KINGSTON, Ont. -- High Arctic ponds -- the most common source of surface water in many polar regions -- are now beginning to evaporate due to recent climate warming, say two of Canadas leading environmental scientists.
John Smol (Professor of Biology at Queens University and holder of the Canada Research Chair in Environmental Change) and Marianne Douglas (Professor of Earth and Atmospheric Sciences and Director of the Canadian Circumpolar Institute at the University of Alberta) will publish their startling conclusions next week in the on-line Early Edition of the prestigious journal, Proceedings of the National Academy of Sciences (PNAS).
The final ecological threshold for an aquatic ecosystem is loss of water, says Dr. Smol. These sites have now crossed that threshold.
Since 1983, Drs. Smol and Douglas have been regularly sampling the water quality and biota of about 40 ponds on Cape Herschel, east-central Ellesmere Island, in the Canadian High Arctic. Polar ecosystems such as these are very sensitive to the effects of climatic and other environmental changes, they note in their paper. In many respects, they are like the miners canaries of the planet, showing the first signs of warming.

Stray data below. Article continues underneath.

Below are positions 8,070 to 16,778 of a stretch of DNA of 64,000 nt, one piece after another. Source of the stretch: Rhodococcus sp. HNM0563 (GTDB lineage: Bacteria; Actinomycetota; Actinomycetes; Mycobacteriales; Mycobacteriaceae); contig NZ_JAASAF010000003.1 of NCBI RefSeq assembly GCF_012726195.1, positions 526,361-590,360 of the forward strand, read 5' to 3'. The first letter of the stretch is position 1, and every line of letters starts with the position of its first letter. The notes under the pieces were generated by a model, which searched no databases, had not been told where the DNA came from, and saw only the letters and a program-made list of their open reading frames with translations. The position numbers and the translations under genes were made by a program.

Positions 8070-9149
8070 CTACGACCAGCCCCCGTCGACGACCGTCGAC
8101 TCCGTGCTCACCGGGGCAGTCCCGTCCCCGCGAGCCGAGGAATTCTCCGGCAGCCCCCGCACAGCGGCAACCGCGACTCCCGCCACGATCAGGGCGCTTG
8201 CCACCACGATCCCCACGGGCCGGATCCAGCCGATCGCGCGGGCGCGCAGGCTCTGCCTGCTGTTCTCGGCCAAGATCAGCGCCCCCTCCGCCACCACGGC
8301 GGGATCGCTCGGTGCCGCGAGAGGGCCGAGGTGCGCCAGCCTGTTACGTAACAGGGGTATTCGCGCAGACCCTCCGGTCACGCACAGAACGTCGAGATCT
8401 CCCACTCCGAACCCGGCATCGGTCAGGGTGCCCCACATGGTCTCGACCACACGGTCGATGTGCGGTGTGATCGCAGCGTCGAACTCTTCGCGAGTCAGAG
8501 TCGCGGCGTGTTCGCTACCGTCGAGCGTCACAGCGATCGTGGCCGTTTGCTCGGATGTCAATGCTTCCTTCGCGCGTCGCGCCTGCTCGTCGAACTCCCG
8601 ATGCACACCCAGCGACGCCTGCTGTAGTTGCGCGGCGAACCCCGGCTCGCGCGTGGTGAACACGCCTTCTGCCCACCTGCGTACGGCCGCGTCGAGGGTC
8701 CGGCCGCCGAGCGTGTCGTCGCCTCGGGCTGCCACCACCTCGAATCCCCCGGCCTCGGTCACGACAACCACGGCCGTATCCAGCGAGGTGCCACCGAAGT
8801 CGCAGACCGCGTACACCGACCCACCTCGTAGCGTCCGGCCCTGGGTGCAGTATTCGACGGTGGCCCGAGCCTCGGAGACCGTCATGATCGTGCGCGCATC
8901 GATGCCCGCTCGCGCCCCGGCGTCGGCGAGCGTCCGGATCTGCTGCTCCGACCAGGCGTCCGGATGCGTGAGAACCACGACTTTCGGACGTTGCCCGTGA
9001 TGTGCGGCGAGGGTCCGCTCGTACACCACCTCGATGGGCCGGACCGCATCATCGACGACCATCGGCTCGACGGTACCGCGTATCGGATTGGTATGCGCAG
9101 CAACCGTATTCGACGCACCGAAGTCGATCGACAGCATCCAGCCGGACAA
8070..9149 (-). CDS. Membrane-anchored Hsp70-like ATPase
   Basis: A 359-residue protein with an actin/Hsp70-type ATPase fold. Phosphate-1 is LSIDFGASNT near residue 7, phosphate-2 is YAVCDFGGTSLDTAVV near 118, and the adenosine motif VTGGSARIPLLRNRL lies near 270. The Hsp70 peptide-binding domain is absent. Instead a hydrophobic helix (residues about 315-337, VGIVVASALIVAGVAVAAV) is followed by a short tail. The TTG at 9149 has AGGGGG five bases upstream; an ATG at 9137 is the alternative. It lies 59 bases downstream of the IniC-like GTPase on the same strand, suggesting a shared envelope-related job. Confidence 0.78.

But this new discovery by the Canadian researchers has surprised even them. In the 1990s they were alarmed when they began to recognize a trend of declining water levels and changes in water chemistry. When they arrived to begin another field season in July of 2006 (the warmest year on record for that portion of the Arctic), some of the ponds were dry, and others had dramatically reduced water levels.
This study shows the value of long-term monitoring programs, says Dr. Douglas. Had we just arrived at Cape Herschel last year, we would have surmised that these were naturally temporary ponds. But we know instead that this was not the case these had been permanent water bodies for millennia.